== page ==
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Department of Agronomy

Kansas State University

1712 Claflin Rd.

2004 Throckmorton PSC

Manhatan, KS 66506

785-532-6101

agronomy@ksu.edu

Extension Agronomy

Status of disease pressure in corn and soybeans


It is middle of August and corn is rapidly progressing toward maturity with many fields in the hard dough to early dent stage of development. At these growth stages, there will be minimal returns to any fungicide applications.

Southern rust

Based on recent scouting trips, there is little, if any, southern rust in the western third of the state at this time. In northeast Kansas, some level of southern rust can be found in many fields, but nothing seen would warrant a fungicide application at this point. Some fields are just silking and scouting should continue in these fields until the late soft dough stage of development.

Gray leaf spot

Late fields not past R2 should be evaluated for gray leaf spot (Figure 1). Some fields have high levels of gray leaf spot, but most of these are at hard dough when fungicide application would not be profitable. Other fields have very little gray leaf spot present. It is not clear if this is because a fungicide was applied, a resistant hybrid was used, or because weather conditions in the field were not conducive to disease development.
 

Figure 1. Early development of gray leaf spot lesions showing a distinct yellow halo. Photo by Doug Jardine, K-State Research and Extension.


Stalk rot

As corn progresses to maturity, stalk rot is beginning to be identified. In a field near Perry, Kansas, both Fusarium stalk rot and charcoal rot were present. However, in this field, Fusarium was by far the predominant type of stalk rot. Wet springs followed by a period of dry weather, such as we had in July, with a return to frequent rain is an ideal prescription for Fusarium stalk rot. The very hot and dry July would also be conducive to some charcoal rot, especially on drier upland or sandier soils.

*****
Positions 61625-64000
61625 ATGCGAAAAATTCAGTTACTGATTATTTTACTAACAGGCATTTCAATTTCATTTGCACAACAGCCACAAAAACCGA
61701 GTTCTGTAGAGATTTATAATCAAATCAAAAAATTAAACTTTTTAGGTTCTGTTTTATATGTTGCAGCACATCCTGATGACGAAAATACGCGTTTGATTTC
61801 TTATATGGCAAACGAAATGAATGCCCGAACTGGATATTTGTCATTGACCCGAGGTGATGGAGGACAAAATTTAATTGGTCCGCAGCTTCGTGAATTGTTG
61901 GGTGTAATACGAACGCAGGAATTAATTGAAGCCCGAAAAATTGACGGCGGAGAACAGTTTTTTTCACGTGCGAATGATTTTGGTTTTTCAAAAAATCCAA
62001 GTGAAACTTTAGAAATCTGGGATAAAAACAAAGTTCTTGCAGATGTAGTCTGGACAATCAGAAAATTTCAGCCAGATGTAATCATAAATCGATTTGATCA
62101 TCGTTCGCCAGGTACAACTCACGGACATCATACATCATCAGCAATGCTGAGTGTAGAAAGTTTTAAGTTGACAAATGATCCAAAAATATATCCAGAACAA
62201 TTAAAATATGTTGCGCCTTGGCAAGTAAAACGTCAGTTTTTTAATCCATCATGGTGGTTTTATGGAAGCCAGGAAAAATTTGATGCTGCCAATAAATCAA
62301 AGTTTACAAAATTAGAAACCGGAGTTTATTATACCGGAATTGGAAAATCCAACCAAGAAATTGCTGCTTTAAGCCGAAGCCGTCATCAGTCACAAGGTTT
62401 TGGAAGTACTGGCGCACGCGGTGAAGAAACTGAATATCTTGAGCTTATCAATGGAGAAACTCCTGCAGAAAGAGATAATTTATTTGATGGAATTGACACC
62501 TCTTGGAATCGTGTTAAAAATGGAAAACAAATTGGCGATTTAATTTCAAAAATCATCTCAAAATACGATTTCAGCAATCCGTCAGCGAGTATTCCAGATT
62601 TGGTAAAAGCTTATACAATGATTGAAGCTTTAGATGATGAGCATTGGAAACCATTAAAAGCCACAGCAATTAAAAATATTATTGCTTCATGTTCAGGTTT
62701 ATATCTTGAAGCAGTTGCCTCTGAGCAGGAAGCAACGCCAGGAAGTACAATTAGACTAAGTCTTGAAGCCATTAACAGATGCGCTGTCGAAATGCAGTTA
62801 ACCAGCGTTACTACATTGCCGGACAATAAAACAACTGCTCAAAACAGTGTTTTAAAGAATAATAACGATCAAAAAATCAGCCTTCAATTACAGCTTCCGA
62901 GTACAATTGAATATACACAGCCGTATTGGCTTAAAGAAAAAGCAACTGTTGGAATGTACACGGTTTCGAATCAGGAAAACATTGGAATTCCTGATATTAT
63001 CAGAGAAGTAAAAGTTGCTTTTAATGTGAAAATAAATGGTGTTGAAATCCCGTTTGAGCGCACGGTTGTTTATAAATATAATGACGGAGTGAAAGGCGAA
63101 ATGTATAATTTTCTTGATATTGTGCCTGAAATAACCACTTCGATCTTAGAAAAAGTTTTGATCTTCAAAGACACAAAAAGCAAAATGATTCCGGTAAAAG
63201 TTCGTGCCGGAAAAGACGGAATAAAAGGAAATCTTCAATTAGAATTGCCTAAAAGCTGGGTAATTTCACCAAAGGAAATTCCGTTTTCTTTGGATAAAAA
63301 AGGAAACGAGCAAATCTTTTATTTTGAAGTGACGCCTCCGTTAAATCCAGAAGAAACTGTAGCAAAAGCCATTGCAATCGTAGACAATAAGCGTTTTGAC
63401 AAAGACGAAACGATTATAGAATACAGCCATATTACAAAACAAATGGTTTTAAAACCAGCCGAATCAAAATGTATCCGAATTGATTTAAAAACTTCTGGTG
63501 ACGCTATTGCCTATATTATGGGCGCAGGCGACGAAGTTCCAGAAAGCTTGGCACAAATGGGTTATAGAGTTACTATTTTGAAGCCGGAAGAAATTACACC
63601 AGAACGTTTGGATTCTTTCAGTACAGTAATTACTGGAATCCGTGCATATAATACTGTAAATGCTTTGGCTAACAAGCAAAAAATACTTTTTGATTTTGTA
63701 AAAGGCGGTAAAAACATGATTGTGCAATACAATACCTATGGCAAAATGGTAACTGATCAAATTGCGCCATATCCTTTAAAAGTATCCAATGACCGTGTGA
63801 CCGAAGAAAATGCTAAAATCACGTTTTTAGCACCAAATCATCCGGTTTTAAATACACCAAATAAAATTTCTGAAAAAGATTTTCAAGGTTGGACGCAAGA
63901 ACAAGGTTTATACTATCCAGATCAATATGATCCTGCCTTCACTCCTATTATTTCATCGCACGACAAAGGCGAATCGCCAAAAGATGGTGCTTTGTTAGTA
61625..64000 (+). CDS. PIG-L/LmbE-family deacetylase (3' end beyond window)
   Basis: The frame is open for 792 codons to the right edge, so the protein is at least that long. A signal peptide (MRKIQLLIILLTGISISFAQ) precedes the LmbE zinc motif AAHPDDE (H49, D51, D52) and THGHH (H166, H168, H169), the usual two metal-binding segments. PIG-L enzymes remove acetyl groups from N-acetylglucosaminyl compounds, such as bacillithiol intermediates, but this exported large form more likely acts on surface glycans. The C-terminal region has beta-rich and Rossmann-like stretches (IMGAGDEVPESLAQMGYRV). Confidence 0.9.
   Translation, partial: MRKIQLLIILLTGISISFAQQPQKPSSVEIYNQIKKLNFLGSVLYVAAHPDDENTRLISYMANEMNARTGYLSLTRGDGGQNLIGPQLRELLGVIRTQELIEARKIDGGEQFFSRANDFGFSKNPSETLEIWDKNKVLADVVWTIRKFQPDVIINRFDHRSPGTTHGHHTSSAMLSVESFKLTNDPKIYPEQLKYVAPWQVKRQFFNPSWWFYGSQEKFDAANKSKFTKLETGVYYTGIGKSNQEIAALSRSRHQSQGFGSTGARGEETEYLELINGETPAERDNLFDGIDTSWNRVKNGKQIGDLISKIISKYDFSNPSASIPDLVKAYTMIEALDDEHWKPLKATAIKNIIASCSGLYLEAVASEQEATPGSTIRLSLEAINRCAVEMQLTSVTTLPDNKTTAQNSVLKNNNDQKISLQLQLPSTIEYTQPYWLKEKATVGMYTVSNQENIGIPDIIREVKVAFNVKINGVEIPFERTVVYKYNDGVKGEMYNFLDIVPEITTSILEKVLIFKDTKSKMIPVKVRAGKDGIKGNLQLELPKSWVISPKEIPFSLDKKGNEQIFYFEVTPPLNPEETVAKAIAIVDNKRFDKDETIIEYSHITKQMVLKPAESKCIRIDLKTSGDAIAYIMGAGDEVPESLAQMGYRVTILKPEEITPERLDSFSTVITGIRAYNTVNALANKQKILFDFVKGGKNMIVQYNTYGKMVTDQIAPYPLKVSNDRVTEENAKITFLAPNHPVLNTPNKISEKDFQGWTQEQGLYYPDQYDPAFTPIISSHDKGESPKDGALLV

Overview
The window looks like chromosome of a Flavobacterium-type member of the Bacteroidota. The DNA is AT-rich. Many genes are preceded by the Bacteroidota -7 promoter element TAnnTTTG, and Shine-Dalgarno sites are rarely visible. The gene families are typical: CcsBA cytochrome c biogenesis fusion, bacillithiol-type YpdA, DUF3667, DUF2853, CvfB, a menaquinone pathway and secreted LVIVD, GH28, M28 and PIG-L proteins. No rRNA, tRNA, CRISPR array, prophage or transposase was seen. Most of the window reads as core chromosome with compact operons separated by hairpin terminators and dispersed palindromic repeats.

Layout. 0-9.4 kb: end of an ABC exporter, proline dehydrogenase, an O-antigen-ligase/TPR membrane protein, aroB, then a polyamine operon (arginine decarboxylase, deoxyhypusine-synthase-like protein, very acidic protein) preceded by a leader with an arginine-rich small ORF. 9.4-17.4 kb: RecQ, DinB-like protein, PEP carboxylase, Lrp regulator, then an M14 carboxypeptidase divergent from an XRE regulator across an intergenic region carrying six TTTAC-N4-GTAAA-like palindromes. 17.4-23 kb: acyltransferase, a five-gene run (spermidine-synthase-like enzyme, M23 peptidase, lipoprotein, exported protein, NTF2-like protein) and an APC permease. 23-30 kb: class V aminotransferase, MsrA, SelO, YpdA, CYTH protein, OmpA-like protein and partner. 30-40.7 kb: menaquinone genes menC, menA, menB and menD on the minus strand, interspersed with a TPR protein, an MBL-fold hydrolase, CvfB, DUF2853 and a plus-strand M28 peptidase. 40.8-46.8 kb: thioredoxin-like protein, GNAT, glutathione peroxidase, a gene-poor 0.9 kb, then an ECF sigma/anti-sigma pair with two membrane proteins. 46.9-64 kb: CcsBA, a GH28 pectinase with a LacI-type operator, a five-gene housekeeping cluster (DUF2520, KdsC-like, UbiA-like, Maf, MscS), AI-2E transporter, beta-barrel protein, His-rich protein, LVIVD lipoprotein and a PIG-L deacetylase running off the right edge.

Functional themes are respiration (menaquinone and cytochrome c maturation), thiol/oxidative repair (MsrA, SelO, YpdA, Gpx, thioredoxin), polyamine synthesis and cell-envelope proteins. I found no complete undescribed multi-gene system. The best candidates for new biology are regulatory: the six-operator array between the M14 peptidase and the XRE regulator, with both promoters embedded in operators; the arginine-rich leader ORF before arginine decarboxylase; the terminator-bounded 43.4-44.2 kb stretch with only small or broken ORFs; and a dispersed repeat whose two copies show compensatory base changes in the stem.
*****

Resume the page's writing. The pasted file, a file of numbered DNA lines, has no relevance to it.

Soybean disease update

The soybean crop is amazingly healthy at this point if fields are in the R3 to R5 growth stages. No frogeye leaf spot could be found in northeast Kansas on a recent scouting trip. The predominant disease has been bacterial blight. This disease is associated with big, blowing thunderstorms that spread bacteria around the field. Fungicides will not be effective on bacterial diseases; however, this disease is not known to be yield limiting.

Fungicides for foliar disease problems are not warranted at this point of the season. Growers who had problems in 2018 with seed quality due to pod and stem blight, purple seed stain, and anthracnose may want to consider a fungicide application with the goal of improving seed quality, if not necessarily yield. Beginning pod fill (R5) would be the best time to make this type of application to provide protection longer into the pod-filling stage. Fungicide efficacy ratings for various soybean diseases can be found at: https://cropprotectionnetwork.org/resources/publications/fungicide-efficacy-for-control-of-soybean-foliar-diseases.

 

 

Doug Jardine, Extension Plant Pathologist
jardine@ksu.edu